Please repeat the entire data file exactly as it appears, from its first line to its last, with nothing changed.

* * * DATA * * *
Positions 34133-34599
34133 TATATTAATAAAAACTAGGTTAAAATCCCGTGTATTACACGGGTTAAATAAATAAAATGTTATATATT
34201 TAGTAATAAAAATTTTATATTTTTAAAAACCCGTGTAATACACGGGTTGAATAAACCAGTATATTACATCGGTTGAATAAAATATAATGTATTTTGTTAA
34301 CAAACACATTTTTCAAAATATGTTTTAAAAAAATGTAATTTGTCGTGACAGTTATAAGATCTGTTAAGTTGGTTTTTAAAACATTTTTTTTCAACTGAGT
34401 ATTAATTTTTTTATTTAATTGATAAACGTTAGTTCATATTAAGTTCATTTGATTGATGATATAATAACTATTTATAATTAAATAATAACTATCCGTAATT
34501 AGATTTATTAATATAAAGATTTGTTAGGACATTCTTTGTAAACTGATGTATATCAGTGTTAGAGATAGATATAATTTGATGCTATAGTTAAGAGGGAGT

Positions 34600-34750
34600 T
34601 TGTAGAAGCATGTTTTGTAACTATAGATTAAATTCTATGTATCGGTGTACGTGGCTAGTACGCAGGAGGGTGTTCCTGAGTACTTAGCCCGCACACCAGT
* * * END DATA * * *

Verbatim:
Positions 34133-34599
34133 TATATTAATAAAAACTAGGTTAAAATCCCGTGTATTACACGGGTTAAATAAATAAAATGTTATATATT
34201 TAGTAATAAAAATTTTATATTTTTAAAAACCCGTGTAATACACGGGTTGAATAAACCAGTATATTACATCGGTTGAATAAAATATAATGTATTTTGTTAA
34301 CAAACACATTTTTCAAAATATGTTTTAAAAAAATGTAATTTGTCGTGACAGTTATAAGATCTGTTAAGTTGGTTTTTAAAACATTTTTTTTCAACTGAGT
34401 ATTAATTTTTTTATTTAATTGATAAACGTTAGTTCATATTAAGTTCATTTGATTGATGATATAATAACTATTTATAATTAAATAATAACTATCCGTAATT
34501 AGATTTATTAATATAAAGATTTGTTAGGACATTCTTTGTAAACTGATGTATATCAGTGTTAGAGATAGATATAATTTGATGCTATAGTTAAGAGGGAGT

Positions 34600-34750
34600 T
34601 TGTAGAAGCATGTTTTGTAACTATAGATTAAATTCTATGTATCGGTGTACGTGGCTAGTACGCAGGAGGGTGTTCCTGAGTACTTAGCCCGCACACCAGT